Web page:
I know you said you can't access you school's psychiatrist because it is summer, but could you possibly find another one? Maybe you could check with student services to see if they do offer some sort of care in the 'off season' or if they could suggest another doc or therapist who could work with you. At the very least, having someone you can talk to who *legally* can't blab about what you share with them can be very freeing and it's good to have a professional to help guide you through the process of figuring yourself out and accepting yourself fully. It's not about finding a doc to "fix" you, but rather someone to support and guide you. It can also be helpful to speak to a psychiatrist to rule out any possible chemical imbalances, as GalaGirl mentioned. I'm not suggesting that this must be an issue for you, just that it could be a possibility and treating an underlying condition can help make things much easier when it comes to self-esteem, abandonment issues, and relationship issues. Sometimes you need a little assistance to get your thinking back on track and see all the possibilities. (I have firsthand experience with this as well and would be more than happy to talk privately about any of it if you'd like.)

I definitely agree with the comment about being overly fluid, like water taking on the shape of its container. I have described myself that way at times. It's a slippery slope and makes it easy to 'lose yourself' in the process of trying to adapt to other people. Total reliance on other people's happiness and approval for your own positive feelings is not healthy. You mention feeling responsible for your ex's well-being and other people's emotions as well as feeling like you "need" your partner and rely on them like an authority figure. These things (and a few others) definitely throw up a bit of a red flag to me that you may be experiencing some codependency issues. It might be worth looking into some things on that topic. Melody Beattie has some great books about letting go of the overwhelming *need* for other people and learning to focus on being there for yourself first, which allows you to really be present with other people and appreciate your relationships for what they are, not to have to force them or use them to meet all your needs. (Again, this is an issue I have personal experience with and would be more than happy to talk about more if you'd like.)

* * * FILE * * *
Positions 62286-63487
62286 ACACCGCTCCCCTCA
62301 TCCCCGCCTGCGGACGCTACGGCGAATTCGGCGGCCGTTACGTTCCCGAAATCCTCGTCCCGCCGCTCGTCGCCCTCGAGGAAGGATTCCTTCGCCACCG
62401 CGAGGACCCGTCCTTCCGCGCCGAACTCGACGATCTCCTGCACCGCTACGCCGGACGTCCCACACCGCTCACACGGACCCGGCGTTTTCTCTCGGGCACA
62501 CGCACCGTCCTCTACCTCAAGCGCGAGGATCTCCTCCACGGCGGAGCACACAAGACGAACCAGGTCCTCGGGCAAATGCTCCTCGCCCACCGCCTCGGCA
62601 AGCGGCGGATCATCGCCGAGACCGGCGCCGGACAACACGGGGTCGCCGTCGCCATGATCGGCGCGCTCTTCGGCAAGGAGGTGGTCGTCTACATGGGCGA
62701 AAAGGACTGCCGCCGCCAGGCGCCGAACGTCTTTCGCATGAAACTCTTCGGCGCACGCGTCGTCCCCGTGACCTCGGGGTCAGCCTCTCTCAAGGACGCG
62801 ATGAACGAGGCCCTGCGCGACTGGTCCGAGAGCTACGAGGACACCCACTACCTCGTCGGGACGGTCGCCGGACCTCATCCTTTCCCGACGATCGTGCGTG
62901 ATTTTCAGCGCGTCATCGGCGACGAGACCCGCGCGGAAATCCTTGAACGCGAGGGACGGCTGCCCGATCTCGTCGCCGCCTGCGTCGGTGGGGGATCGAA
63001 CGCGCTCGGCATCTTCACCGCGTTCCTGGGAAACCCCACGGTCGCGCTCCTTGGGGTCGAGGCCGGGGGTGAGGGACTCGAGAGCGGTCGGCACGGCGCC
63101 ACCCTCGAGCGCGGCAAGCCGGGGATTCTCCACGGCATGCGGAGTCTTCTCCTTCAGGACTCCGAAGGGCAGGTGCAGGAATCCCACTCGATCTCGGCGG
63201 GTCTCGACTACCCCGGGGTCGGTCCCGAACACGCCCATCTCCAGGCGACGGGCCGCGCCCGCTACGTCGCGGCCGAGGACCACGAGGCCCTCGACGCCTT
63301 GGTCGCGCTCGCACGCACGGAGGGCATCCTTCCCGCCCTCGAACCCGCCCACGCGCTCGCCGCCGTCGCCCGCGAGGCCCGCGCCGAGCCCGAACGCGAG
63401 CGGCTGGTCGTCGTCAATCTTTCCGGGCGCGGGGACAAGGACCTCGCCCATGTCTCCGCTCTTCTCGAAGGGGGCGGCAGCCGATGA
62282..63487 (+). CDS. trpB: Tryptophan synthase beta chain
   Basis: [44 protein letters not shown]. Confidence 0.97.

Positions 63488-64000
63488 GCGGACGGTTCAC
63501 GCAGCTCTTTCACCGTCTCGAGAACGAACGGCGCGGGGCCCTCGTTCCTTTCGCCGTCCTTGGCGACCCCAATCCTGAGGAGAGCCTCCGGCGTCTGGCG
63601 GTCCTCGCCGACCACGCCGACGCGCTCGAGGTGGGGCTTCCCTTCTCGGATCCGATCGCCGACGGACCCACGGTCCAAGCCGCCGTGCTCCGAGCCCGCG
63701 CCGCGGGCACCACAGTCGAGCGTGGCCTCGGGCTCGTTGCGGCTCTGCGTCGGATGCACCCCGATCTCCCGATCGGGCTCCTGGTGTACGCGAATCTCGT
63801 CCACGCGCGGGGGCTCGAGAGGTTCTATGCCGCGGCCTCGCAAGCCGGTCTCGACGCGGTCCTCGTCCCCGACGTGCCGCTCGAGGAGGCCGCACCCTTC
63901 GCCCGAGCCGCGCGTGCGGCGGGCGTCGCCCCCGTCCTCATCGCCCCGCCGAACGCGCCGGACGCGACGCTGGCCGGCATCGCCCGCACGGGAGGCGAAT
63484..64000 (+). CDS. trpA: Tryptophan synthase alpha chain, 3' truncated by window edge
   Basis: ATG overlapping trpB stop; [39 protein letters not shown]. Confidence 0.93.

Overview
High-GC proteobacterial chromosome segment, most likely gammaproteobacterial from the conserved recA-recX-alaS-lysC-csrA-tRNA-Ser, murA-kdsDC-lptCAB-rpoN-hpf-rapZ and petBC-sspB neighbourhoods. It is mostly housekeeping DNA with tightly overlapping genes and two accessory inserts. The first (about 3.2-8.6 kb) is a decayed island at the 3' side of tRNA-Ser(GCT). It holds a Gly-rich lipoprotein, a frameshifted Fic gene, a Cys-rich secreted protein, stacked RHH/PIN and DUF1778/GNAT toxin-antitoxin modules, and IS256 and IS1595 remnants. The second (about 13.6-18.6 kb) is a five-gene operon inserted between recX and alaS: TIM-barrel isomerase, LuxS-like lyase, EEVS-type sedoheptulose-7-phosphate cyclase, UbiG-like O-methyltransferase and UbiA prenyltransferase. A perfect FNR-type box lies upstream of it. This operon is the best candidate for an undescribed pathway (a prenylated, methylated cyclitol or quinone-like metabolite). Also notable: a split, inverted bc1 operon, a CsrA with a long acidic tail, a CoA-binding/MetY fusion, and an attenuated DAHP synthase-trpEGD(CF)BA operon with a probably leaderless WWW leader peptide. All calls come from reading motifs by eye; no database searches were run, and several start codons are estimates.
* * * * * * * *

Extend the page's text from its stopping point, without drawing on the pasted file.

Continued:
Along the same vein, you mentioned that as far as your time goes, if you aren't with one partner you would be with the other. The concern here is, where is your "me time"? Do you feel you must be with a partner at all times? Some people need more time than others outside of their relationships but everyone should have a little breathing room from time to time. As tempting as it may be, especially in multi-partner situations where time is an important and finite asset, it's just not healthy to need to be with a partner (one or more than one) at all times. It can also be very taxing on you partner(s) to feel they must be there constantly and lose their individuality or personal time. Rather than just being together and close, people can end up enmeshed and unable to distinguish their own value outside the relationship or their wants and needs from the other person.

There are certain things that you should know your boundaries on and not compromise. You definitely shouldn't feel pressured into having children if you feel you are not ready or don't want to just because you assume it's what you have to do or it's what someone else wants. And you have to live by your own time table, not assume you must have kids by 30 or you have failed someone.

It is tempting to want to please everybody all the time but it's just not possible. You have to figure out where you stand on things and what you need, and be able to value yourself separate from your worth in a relationship before you can really bring all you have to offer into a healthy relationship. Trying to please your partner all the time is not fair to you or to them. It's all about finding balance. You can't expect a relationship or another person (or people) to provide you with all of your self worth and value and to meet your every need. It's just not possible or healthy.
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  #16  
Old 07-08-2012, 04:34 AM